How to Grow Pot Marigold: A Medieval Herb for Modern Times


Pot marigold, or Calendula officinalis, has its origins in medieval Europe, where it was blended into soothing salves and stirred into restorative elixirs.

Harvest whole pot marigold heads for use in herbal preparations that soothe and heal:

Estimates place its introduction to the United States at the time of the European settlers’ arrival in the 1600s.

Also called English marigold, C. officinalis looks like the true marigold flowers of the Tagetes genus that includes the French marigold, T. patula, and the African marigold, T. erecta.

Calendula and Tagetes varieties are members of the Asteraceae family of plants that includes daisies, chrysanthemums, and sunflowers.

A Three-Season Bloomer

If you’re looking for a flower that makes a colorful splash in the garden from spring through summer and well into fall, this is the plant for you!

To grow pot marigold, begin with viable seed. For this plant, that means it should be no more than a year old to ensure germination.

I like to start annuals indoors , so my C. officinalis cultivation is usually underway by late March. Then, when all danger of frost has passed, I transplant the sturdiest seedlings outdoors, and keep them moist and weed-free until well established.

As the plants enlarge, I pinch back leggy stems to encourage bushy growth, and deadhead spent blossoms to ensure a continuous display of color throughout the growing season.

Pot marigold offers three seasons of stunning color |

Pot marigold is an annual that self-sows, so if you don’t deadhead and your climate is accommodating, you may find that it behaves like a perennial. If you want to give it a try, remove spent blossoms sporadically, or not at all, to allow seed to form and scatter.

You may grow this plant successfully in almost every zone, in dwarf and full-size varieties, for a profusion of yellow and/or orange flowers that are not only pretty to look at, but edible, too.

Harvest whole flowerheads on a sunny afternoon for use in herbal preparations that soothe and heal, recipes that call for golden color, or a tangy garnish.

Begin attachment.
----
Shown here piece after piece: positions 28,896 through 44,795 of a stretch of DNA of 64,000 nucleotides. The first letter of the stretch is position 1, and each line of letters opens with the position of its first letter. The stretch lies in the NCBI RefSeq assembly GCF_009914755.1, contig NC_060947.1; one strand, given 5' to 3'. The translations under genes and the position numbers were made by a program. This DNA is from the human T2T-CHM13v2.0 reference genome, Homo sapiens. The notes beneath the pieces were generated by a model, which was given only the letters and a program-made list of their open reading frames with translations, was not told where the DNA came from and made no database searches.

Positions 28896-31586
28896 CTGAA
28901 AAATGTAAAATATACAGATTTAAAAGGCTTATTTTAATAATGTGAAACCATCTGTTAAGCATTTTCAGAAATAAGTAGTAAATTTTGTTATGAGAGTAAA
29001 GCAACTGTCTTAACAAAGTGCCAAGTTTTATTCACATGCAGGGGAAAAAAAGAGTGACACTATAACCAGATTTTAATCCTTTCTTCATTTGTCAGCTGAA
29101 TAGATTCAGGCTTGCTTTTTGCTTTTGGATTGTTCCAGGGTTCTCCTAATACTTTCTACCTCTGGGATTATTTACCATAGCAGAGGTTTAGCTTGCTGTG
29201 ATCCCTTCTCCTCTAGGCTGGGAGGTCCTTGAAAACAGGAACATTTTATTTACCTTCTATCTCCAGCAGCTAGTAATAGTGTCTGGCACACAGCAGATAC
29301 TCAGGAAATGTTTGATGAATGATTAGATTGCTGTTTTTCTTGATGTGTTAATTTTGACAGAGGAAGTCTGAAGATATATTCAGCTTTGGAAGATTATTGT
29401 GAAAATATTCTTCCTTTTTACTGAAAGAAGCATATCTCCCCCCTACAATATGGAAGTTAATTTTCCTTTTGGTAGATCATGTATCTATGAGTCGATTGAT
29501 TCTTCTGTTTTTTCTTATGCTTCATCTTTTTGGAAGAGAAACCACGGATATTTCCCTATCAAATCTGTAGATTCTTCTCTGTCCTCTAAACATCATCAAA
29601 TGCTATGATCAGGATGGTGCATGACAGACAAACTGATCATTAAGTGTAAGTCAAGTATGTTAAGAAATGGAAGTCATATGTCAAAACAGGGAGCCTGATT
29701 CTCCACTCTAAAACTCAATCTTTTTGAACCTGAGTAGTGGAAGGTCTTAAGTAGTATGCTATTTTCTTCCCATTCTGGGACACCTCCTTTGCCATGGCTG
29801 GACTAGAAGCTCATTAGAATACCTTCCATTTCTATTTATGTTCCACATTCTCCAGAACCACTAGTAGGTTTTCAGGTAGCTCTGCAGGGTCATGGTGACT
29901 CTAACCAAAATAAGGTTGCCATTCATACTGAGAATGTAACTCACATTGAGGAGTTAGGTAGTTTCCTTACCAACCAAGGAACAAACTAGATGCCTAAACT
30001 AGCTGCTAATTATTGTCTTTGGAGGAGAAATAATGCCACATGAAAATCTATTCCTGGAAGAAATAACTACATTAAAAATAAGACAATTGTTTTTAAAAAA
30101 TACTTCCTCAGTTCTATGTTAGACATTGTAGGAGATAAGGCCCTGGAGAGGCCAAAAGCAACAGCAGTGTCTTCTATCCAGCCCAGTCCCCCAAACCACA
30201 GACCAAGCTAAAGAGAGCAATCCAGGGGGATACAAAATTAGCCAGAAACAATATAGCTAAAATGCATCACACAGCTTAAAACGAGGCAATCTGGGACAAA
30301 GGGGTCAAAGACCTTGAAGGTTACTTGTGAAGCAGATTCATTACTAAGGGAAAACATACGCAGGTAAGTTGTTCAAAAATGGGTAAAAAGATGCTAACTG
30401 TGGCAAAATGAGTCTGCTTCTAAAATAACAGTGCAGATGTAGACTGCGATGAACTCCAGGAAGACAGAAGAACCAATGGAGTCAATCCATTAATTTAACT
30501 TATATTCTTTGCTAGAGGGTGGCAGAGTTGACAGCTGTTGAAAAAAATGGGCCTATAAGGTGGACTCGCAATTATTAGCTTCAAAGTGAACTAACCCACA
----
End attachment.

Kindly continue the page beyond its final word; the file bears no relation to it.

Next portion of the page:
Individual petals may be separated, dried, and stored in an airtight container in a dry location. Before use, inspect petals closely for mold, which may develop as the result of moisture buildup, and discard if necessary.

C. officinalis Plant Facts

  • Annual
  • Average to loamy, well-drained soil
  • Colors ranging from yellow to orange
  • Culinary and medicinal herb
  • Deadhead for continuous blooms
  • Easy to grow
  • Full sun to part shade
  • Height 1 to 2 feet
  • Self-sower
  • Single and double blossoms
  • Start from seeds or plants
  • Zones 2 to 11

Where to Buy

Packages of 1000 Calendula ‘Bon Bon’ seeds are available from True Leaf Market.

Pot marigold is a well-respected beneficial botanical with culinary and medicinal uses |

Pot Marigold Seeds

Choose orange, yellow, or mixed colors. Mature height is 12 inches, making this dwarf variety the perfect choice for containers or garden beds.

Welcoming and Beneficial

How can you go wrong with a vigorous annual that blooms continuously all summer and into the fall?

And, one with orange and yellow flowers has tremendous curb appeal.

Think back to art class and the color wheel. Opposites make for striking combinations, so find a couple of cobalt blue containers, fill them with pot marigold, and prepare to be amazed!

It's hard to resist the bright pop of yellow and orange provided by pot marigold |

In addition, this plant is a well-respected “beneficial botanical,” with culinary and medicinal uses. C. officinalis is on the FDA List of Substances Generally Recognized as Safe, and scientists from around the world have made extensive studies, describing its properties as ”bioactive and free radical scavenging” and “protective and cytotoxic.”

For information on other herbs for the kitchen and medicine cabinet, see our article, “The Top 5 Mediterranean Herbs: Growing, Eating, and Healing.”

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A collage of photos showing different views of Calendula officinalis or pot marigolds in bloom.

Product photo via True Leaf Market. Uncredited photos: Shutterstock.

The staff at Gardener’s Path are not medical professionals and this article should not be construed as medical advice intended to assess, diagnose, prescribe, or promise cure. Gardener’s Path and Ask the Experts, LLC assume no liability for the use or misuse of the material presented above. Always consult with a medical professional before changing your diet or using plant-based remedies or supplements for health and wellness.

About Nan Schiller

Nan Schiller is a writer with deep roots in the soil of southeastern Pennsylvania. Her background includes landscape and floral design, a BS in business from Villanova University, and a Certificate of Merit in floral design from Longwood Gardens. An advocate of organic gardening with native plants, she’s always got dirt under her nails and freckles on her nose. With wit and hopefully some wisdom, she shares what she’s learned and is always ready to dig into a new project!

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